September 13, 2015

Bill proposes new guidelines for colleges' handling of sex offenses

9-12-15 Massachusetts:

A new bill being pushed by Central Massachusetts lawmakers proposes a slew of new guidelines governing how colleges handle sexual offenses on their campuses.

The two pieces of legislation – the Senate version was filed by state Sen. Michael O. Moore of Millbury and the House version by state representatives Daniel M. Donahue of Worcester and Tricia Farley-Bouvier of Pittsfield – build off of existing federal laws governing how higher education institutions address sexual assaults. But the state’s law would go even further, requiring colleges to provide additional educational and victim support services, more closely coordinate with local law enforcement and rape crisis agencies, and better delineate to students their rights in sexual violence cases.

“Many schools already have a lot of the services we’re trying to mandate,” said Mr. Moore, a Democrat, but the point of his and the other lawmakers’ bills is to ensure there is a uniform standard for all colleges in the state.

Other states, including New York and California, have already done so, he added; the proposed Massachusetts bills are based partly on their laws.

Mr. Moore said he and his staff began working on his bill a year ago, after the Joint Committee on Higher Education, of which he is the Senate chairman, heard testimony from college students about some of the inadequacies of their schools’ processes for dealing with sex offense allegations. He said he was concerned to hear, for example, that some colleges didn’t allow students – both the alleged victim and perpetrator – to have a representative with them at hearings.

The new legislation would give students the right to have an advisor of their choice attend with them. It also prescribes a range of other services to be provided on college campuses, including:

- Mandatory sexual violence training for staff and students;

- A confidential system in which victims can discreetly report an assault to a trained advisor;

- And clear communication of the school’s sex offense policy as well as information and resources available to victims.

In addition, the bill would require colleges to form agreements with local rape crisis services, domestic violence prevention organizations, and law enforcement agencies, to help the schools more capably conduct investigations as well as provide support to victims.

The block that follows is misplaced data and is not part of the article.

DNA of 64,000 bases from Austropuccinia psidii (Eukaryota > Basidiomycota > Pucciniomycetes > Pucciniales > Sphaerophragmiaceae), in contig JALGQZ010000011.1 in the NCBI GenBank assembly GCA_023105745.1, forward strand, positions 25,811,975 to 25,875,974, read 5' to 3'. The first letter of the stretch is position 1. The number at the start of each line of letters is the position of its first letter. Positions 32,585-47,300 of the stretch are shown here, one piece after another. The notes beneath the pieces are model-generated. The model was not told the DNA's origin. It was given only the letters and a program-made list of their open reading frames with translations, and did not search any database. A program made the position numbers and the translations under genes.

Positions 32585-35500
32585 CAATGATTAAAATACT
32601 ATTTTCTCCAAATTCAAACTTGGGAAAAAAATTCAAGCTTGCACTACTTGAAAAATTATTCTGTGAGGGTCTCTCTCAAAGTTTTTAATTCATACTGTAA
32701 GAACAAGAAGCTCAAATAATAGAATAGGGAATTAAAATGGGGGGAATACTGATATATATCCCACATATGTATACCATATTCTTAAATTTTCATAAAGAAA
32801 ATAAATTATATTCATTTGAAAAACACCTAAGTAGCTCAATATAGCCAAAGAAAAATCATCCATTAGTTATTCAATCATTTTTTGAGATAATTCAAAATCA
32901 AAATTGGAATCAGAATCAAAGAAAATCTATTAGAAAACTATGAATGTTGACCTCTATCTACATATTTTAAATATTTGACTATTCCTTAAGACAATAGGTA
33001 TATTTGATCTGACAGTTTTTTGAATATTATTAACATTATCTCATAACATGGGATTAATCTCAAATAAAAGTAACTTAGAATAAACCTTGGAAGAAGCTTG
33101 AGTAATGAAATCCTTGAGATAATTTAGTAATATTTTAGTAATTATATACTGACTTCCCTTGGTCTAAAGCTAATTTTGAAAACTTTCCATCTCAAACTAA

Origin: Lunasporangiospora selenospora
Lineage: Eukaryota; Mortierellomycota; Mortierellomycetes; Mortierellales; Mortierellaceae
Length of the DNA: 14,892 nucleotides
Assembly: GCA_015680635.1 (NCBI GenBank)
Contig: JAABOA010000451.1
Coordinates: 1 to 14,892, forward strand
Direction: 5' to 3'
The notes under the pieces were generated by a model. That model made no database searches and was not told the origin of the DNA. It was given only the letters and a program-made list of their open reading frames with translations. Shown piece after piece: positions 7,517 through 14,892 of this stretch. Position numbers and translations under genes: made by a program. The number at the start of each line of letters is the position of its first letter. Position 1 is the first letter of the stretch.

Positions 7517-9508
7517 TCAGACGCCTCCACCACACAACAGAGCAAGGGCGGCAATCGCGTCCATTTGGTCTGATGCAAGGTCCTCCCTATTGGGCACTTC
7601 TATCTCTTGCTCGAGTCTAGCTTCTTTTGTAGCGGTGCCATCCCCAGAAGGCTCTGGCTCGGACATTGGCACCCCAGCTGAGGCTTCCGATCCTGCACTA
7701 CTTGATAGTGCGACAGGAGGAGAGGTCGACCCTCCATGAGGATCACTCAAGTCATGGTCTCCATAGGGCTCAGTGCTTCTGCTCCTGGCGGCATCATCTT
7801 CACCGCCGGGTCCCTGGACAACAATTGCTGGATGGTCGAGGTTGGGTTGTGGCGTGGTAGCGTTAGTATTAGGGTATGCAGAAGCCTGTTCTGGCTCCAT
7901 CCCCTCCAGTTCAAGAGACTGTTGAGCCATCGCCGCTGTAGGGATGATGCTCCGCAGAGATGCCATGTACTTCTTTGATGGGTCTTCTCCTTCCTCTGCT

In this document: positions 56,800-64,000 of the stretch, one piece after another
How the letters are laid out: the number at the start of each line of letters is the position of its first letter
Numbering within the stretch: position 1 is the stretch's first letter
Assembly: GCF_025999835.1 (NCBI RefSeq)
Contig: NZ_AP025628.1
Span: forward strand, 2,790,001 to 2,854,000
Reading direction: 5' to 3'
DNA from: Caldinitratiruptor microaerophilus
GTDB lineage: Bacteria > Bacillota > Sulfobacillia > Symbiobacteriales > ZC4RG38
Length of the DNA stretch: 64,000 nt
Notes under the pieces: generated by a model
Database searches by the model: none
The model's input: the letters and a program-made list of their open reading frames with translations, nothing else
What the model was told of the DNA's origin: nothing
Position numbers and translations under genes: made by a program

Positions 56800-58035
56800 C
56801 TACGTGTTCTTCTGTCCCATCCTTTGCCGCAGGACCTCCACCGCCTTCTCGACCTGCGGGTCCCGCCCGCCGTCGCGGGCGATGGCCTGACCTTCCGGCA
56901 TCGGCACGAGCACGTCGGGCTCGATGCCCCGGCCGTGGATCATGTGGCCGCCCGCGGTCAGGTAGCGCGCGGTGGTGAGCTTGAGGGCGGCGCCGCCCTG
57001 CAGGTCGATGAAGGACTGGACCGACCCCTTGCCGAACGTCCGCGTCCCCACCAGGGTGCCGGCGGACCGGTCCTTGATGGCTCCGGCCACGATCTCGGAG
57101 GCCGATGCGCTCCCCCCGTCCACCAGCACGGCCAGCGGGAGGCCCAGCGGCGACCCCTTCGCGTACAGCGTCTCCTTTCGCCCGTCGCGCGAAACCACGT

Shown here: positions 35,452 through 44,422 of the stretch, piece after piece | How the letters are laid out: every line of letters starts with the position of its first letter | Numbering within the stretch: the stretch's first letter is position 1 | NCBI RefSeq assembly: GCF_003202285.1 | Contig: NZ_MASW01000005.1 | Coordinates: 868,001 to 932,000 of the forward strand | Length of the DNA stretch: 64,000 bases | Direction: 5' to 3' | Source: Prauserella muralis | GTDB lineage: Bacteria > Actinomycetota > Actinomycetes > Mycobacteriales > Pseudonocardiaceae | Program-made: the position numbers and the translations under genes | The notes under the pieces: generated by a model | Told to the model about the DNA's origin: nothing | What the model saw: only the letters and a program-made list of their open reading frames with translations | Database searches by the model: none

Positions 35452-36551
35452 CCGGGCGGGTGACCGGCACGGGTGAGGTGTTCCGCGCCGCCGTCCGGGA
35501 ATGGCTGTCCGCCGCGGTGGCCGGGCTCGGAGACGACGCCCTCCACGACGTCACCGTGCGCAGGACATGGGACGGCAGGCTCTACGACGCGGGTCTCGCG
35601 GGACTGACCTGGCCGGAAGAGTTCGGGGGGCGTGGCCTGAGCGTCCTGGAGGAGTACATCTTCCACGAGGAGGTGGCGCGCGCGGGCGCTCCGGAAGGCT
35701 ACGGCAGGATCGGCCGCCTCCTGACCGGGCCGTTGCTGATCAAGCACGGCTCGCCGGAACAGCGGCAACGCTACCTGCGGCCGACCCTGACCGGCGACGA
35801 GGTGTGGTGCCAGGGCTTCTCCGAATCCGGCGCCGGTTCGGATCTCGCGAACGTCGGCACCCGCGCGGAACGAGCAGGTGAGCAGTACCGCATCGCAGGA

“(Campus sexual assault) is a complicated issue, and this is a big bill, an extensive bill,” said Mr. Donahue, who added lawmakers are still working on the language.

“This is probably one of the most vetted bills I’ve worked on,” said Mr. Moore, “we’ve had many versions, many redrafts.”

Much of that reworking was based on input lawmakers solicited from colleges, college associations, and social agencies. Kim L. Dawkins, executive director of Pathways for Chance, a rape crisis center in Worcester serving Central Massachusetts, said she was glad they reached out to organizations like hers, “because they’re the ones working with (sexual assault) survivors.”

“I was very grateful for that opportunity to sit with (Sen. Moore) and talk about the bill,” she said, adding she believes the legislation represents an “admirable” new effort to address an old problem in higher education.

Ms. Dawkins said it’s difficult to judge how well colleges as a whole are doing in the area of sexual assault; federally required campus crime reports show forcible sex assaults vary widely in the Worcester area, for example. That’s not necessarily a reflection of how often rapes are occurring, however, but possibly a sign that some colleges are fostering an environment where students feel more comfortable reporting incidents, she said.

“They’re not trying to pretend it doesn’t exist,” Ms. Dawkins said, which she sees as progress towards more the challenging task of changing societal attitudes about sexual assault. “It’s a much bigger issue (than colleges), that needs a lot of attention.”

Local colleges contacted Friday said they’re still reviewing the new bills, but expressed support for the Legislature’s attempt to address the issue.

“The safety and well-being of our students is our highest priority,” said Cristal Steuer, a spokeswoman for Holy Cross. “We support efforts to ensure that colleges provide safe environments conducive to learning and growth.”

Assumption College also “applauds efforts to address this matter and looks forward to working with the legislature and other institutions of higher learning to address this issue,” spokeswoman Michael K. Guilfoyle said.

Renae Lias Claffey, a spokeswoman for Worcester State, said the state university system as a whole is investigating the bills, and is in contact with Sen. Moore’s office.

“We share Sen. Moore's concern about sexual violence on campus and applaud him for taking a leadership role on this issue,” she said. ..Source.. by Scott O’Connell

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